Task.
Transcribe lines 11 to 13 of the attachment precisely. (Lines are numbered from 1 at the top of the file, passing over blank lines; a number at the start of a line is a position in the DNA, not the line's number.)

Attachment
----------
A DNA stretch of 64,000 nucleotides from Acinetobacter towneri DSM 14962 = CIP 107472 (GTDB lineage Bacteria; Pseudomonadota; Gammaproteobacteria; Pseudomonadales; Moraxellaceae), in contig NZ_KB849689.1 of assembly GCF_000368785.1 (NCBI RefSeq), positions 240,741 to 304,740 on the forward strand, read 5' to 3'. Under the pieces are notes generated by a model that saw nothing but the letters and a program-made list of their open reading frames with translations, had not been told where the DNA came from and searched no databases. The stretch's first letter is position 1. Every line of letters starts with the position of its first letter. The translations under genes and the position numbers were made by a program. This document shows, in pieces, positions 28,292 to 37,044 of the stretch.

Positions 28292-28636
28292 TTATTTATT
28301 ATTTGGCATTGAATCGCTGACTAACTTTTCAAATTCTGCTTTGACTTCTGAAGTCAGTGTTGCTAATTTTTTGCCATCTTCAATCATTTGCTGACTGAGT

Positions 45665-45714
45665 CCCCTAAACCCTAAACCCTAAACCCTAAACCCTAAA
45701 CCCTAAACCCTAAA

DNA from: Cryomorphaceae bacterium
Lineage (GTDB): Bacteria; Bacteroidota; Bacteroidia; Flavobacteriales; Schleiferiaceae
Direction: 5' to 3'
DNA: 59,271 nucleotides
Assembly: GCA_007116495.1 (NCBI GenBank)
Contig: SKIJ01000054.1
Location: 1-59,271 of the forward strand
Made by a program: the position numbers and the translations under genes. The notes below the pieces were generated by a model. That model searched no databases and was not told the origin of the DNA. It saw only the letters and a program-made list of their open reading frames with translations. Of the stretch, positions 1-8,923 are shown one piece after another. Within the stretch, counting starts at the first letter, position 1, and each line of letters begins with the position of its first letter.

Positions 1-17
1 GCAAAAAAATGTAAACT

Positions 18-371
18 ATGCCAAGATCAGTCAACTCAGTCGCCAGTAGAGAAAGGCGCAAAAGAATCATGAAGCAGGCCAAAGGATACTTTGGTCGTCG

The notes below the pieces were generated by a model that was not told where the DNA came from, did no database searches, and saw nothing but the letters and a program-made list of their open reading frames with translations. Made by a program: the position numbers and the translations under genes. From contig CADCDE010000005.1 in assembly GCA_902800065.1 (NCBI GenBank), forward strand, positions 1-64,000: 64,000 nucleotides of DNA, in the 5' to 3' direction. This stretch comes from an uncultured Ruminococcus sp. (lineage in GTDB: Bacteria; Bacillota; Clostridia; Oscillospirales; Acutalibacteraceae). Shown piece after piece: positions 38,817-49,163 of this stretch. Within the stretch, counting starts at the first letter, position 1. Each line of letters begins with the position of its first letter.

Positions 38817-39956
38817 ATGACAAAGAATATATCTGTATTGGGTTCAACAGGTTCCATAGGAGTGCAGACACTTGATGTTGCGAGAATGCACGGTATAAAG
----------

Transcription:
DNA: 59,271 nucleotides
Assembly: GCA_007116495.1 (NCBI GenBank)
Contig: SKIJ01000054.1